MAHAULEPU — Hawaii Dairy Farms has agreed to write a $125,000 check for streambank restoration and endangered species protection at the Makauwahi Cave Reserve.
HDF has also been ordered to halt development, construction and ground-disturbing activities at the site of its proposed minimum 699-cow dairy on a 557-acre site in Mahaulepu Valley until proper permits are obtained, according to a press release from Friends of Maha‘ulepu.
“There is finally a federal court order with a signed consent decree that prohibits any further development, construction, or ground disturbing activities at HDF’s proposed industrial dairy site in Maha’ulepu,” said Bridget Hammerquist, president of Friends of Maha‘ulepu.
A consent decree was filed in federal district court Wednesday by Judge Leslie Kobayashi.
In a federal court ruling in December, Kobayashi found that “Defendants engaged in activities pre- and post-complaint that required an NPDES permit,” according to a FOM press release.
“This order and consent decree require defendants to implement Best Management Practices to control and prevent runoff from the areas that were illegally disturbed,” Hammerquist said.
The installation of the BMPs, as well as any future ground work necessary to perform repairs, shall be monitored by FOM to ensure water quality protections are in place, the Friends’ release said.
In a press release, HDF said the consent decree was the culmination of several months of settlement discussions between the parties.
“Both parties felt it was in their best interest to settle rather than go through a lengthy and costly trial,” HDF said.
HDF said “there is no conclusive evidence that established any discharges caused by HDF activities.”
“The order does not ‘require Defendants to implement Best Management Practices (BMPs) to control and prevent runoff from the areas that were illegally disturbed,’” HDF said.
The judge selected an independent third party monitor to observe any work needed on the existing water pipelines, HDF said.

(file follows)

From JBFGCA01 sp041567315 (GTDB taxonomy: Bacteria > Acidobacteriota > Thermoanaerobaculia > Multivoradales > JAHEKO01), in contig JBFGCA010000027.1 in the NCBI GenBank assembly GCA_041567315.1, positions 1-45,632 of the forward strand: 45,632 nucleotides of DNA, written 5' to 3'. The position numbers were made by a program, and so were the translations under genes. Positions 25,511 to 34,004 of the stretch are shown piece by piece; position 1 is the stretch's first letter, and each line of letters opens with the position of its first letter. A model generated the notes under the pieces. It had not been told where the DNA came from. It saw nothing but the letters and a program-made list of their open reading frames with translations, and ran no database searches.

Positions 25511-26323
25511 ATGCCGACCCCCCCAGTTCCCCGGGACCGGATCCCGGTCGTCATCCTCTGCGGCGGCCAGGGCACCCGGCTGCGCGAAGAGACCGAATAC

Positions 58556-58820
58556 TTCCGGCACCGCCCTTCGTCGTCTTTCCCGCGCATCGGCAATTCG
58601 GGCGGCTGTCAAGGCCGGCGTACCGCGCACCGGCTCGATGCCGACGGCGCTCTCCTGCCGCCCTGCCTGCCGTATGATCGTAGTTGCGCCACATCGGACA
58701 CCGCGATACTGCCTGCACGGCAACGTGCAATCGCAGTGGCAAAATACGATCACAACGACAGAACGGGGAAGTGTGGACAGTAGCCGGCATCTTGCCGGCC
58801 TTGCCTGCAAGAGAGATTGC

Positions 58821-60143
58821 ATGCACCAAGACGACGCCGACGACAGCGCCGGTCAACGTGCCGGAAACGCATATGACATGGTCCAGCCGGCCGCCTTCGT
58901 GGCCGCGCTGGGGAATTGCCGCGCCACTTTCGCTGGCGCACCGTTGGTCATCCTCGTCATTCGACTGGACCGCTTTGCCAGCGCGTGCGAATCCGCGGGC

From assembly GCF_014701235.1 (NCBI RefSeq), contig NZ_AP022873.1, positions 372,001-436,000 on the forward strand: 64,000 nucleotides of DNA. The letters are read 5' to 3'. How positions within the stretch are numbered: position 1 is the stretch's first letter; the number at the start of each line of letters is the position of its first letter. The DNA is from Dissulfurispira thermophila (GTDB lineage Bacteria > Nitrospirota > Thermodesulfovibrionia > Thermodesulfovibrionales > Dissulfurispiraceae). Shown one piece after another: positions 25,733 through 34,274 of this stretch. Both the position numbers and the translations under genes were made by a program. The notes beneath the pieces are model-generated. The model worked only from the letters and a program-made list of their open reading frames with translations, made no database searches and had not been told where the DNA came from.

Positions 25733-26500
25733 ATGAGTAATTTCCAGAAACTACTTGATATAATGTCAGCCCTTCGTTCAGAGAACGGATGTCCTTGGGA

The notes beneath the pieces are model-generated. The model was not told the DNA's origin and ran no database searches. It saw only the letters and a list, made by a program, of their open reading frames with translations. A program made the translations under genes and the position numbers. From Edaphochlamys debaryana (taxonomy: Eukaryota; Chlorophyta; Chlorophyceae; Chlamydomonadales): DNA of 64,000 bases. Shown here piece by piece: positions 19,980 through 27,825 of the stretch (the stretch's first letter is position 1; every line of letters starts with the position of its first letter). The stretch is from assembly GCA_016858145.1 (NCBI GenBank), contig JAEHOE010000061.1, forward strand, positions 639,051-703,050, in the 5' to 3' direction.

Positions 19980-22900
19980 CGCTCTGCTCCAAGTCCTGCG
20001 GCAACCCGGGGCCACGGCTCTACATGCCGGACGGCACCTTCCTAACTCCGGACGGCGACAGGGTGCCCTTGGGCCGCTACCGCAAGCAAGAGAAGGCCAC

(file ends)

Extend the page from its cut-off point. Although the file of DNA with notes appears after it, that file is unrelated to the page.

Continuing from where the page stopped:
HDF also agreed to fund a Supplemental Environmental Project for Makauwahi Cave Reserve as part of the resolution of the FOM filed Clean Water Act case.
The $125,000 will pay for streambank restoration along the Waiopili Stream.
“Rather than spend money in a legal battle, we wanted to directly support the community and address the existing contamination in the area being caused by nearby injection wells, cesspools and invasive species,” HDF said.
Friends of Maha’ulepu opposes the industrial dairy, which the organization says threatens the health of the surrounding environment and water quality. It has said the dairy doesn’t belong in the valley, just a few miles from a resort and homes.
Members of Friends of Maha’ulepu are hailing the decree as a victory, and are hoping it will foster a decision to move the project elsewhere.
“The health of Maha’ulepu, its rich heritage, county drinking water wells, our ocean and beaches should never be compromised by massive amounts of untreated animal waste,” Hammerquist said.
But HDF said Friends is “falsely claiming victory in this matter.”
The consent decree is not final, said HDF.
“It is a proposed consent decree that was lodged with Judge Kobayashi,” the HDF release said. “It will now be submitted to the Department of Justice and Environmental Protection Agency where the document will go through a mandatory 45-day review period. Following that, it could be approved as final by Judge Kobayashi.
Once approved, the consent decree will only be in effect until HDF obtains an NPDES stormwater construction permit, HDF said.
HDF said it plans to complete an environmental impact statement.
“We remain committed to continuing our work with regulators and the community to bring the state’s first pasture-based dairy to fruition,” the release said.